Un­der­cover Tour Pro

Cheaters are hard to catch, but we know who they are

Golf Digest Middle East - - Contents - WITH MAX ADLER

Cheaters are hard to catch, but we know who they are.

I’ve played in only one Mas­ters, and this year I watched from home. Half my life I spend at golf tour­na­ments, so usu­ally the last thing I want to do is tune in, but the lim­ited com­mer­cials and the beauty of that place get me. The world was ex­cited about all the stars on the Sun­day leader board—Serge, Rosey, Scotty, Rickie and Jor­dan—but I was pulling for Charley Hoff­man. He’s a friend, and I think it’s a more amaz­ing story when­ever a jour­ney­man wins.

Ear­lier in the week, I re­mem­ber nearly spit­ting out my drink when I read what Phil Mick­el­son said in his press con­fer­ence. His quote was, “I know a num­ber of guys on tour that are loose with how they mark the ball and have not been called on it. I mean, they’ll move the ball two, three inches in front of their mark, and this is an in­ten­tional way to get it out of any type of im­pres­sion and so forth, and I think that kind of stuff needs to stop.”

Now, if there’s any­one prone to hy­per­bole, it’s Phil. The truth is, there’s ex­actly one guy who is known to mis-mark his ball by two or three inches. Ask any player about cheat­ing, and they’ll all tell you the same name. I was paired with this no­to­ri­ous in­di­vid­ual re­cently, and I wit­nessed it. Us­ing his hand to ob­scure the dis­tance be­hind the ball, he picks up his coin so fast that you al­most can’t be cer­tain of what you’ve just seen. But when you see it enough times, it be­comes pretty ob­vi­ous. What’s more, this was just after the an­chor ban, and he was us­ing a long put­ter. He wears baggy shirts, but I could tell that he was an­chor­ing. After the round, we got into a heated de­bate in the scor­ing trailer when I re­fused to sign his card. He claimed that if the end of his grip touched his chest, it was ac­ci­den­tal. The way the rule is writ­ten, it’s all about in­tent, and an of­fi­cial signed his card.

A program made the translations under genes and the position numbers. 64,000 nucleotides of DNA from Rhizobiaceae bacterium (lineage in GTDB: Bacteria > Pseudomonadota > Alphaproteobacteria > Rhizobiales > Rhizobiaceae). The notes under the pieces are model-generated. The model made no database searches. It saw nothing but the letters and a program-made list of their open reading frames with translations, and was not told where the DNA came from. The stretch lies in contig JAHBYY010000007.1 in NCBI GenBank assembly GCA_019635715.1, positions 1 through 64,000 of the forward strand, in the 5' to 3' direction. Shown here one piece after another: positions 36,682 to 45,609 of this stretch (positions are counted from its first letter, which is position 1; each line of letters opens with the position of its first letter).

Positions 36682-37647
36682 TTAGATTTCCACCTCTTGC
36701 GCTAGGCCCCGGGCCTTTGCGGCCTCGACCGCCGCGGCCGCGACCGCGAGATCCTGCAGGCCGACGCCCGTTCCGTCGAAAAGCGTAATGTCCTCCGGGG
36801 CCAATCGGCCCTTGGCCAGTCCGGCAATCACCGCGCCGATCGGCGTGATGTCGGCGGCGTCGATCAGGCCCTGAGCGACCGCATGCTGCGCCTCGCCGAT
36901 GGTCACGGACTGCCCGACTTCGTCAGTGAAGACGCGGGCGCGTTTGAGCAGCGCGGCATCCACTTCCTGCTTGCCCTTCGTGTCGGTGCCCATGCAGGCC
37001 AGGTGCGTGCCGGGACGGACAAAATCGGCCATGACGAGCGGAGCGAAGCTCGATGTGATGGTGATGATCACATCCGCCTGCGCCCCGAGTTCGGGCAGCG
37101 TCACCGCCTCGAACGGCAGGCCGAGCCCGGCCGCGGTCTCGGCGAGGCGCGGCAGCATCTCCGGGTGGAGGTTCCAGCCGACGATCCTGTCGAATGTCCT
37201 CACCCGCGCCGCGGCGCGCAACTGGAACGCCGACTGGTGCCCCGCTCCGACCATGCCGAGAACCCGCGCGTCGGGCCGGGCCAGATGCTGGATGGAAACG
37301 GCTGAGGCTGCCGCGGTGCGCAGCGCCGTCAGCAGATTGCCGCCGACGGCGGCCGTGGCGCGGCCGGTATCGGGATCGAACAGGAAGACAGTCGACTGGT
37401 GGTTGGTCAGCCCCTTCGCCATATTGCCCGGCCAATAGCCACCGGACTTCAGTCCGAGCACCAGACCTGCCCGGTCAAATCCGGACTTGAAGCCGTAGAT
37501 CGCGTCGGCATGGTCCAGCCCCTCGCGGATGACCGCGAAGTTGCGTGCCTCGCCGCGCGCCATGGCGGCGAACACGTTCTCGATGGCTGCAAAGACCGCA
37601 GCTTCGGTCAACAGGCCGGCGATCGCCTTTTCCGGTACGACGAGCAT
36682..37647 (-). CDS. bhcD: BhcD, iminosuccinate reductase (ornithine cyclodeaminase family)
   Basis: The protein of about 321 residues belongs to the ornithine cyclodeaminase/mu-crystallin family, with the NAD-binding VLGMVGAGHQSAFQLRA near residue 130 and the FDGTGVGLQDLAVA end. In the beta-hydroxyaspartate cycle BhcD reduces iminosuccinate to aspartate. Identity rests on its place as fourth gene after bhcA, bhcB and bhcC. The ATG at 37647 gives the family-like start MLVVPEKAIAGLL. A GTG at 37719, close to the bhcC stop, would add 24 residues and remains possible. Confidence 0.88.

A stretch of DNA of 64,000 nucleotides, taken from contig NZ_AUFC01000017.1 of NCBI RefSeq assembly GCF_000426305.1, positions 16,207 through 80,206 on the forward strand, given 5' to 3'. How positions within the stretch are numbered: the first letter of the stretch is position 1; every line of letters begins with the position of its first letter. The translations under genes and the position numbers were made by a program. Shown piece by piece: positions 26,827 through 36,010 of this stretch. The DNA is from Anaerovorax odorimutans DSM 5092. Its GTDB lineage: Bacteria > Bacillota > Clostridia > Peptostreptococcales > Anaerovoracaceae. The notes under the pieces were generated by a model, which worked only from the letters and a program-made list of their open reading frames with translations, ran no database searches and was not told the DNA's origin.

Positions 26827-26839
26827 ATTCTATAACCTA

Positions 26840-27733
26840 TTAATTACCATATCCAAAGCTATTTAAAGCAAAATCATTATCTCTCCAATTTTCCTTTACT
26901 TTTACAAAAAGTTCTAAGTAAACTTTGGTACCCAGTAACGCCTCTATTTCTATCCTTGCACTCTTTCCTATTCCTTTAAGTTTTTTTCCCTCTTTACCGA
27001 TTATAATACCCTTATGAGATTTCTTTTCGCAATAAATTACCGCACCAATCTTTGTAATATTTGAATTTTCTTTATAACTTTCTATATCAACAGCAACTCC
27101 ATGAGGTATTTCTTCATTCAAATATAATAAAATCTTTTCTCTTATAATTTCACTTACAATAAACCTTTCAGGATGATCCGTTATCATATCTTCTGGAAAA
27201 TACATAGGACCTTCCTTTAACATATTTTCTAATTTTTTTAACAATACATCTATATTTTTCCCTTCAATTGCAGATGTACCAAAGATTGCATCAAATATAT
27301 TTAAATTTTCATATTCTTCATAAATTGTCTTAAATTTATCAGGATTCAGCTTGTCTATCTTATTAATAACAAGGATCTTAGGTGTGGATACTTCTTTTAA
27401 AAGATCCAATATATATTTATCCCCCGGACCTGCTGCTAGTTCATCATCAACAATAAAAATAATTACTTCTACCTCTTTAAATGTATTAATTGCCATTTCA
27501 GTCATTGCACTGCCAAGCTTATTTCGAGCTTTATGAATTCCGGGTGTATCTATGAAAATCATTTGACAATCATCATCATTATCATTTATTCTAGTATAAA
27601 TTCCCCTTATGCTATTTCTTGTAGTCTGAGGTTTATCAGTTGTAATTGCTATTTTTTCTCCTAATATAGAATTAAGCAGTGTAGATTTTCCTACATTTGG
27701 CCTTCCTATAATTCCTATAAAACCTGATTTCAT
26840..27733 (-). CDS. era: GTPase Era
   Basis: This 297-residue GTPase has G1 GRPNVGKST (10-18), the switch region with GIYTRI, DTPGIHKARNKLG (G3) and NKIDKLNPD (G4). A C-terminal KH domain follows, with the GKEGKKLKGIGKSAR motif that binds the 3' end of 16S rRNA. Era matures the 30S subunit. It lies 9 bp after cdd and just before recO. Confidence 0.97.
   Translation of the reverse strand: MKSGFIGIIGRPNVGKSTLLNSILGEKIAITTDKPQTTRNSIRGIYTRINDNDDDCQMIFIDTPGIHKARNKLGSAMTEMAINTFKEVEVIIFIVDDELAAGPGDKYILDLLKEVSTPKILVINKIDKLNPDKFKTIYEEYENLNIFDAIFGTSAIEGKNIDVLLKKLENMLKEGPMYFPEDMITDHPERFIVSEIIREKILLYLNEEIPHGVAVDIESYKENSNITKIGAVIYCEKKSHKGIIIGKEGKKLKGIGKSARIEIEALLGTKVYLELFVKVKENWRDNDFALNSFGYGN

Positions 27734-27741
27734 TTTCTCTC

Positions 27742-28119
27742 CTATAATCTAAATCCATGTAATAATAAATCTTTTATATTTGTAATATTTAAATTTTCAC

This dude knows he’s a cheater, and he knows that every­one knows he’s a cheater. No one wants to be paired with him or play prac­tice rounds with him. Often you see him din­ing alone.

Back to what Phil said. I’d say there are maybe 20 guys who de­lib­er­ately fudge their mark within a half-inch. It’s hard to be de­fin­i­tive be­cause the guys who do it are very good at it. Be­sides, I’m busy read­ing my putt. Even if you’re pay­ing close at­ten­tion, it’s dif­fi­cult to call some­one out when the area of con­tention is the width of a penny. You can tell an of­fi­cial to watch a guy, but only in the ma­jors do we have an of­fi­cial with ev­ery group.

We’re a gos­sipy bunch out here. But the re­al­ity is, play­ers often aren’t os­tracised be­cause the sto­ries might cir­cu­late only within small groups of friends.

Just the other day, a buddy told me one from a re­cent weather de­lay. The horn sounds, and my buddy and an­other guy elect to fin­ish the hole. The third player, whose ball is in a gnarly divot hole in the fair­way, chooses to stop. The next morn­ing, when they re­sume the round, my buddy is wait­ing by the green and says to his cad­die, “No way this mother------ puts the ball back where it was.” Sure enough, the shot comes siz­zling into the green and spins back 10 feet—which is im­pos­si­ble from a divot. The guy goes on to fin­ish well that week­end and rakes in a bunch of money and FedEx Cup points that should’ve gone to some­one else.

Should my buddy have said some­thing, to pro­tect the field? Maybe, but noth­ing would’ve hap­pened. These guys know who they are. Karma will come around.

‘There are maybe 20 guys who de­lib­er­ately fudge their mark within a half-inch.’

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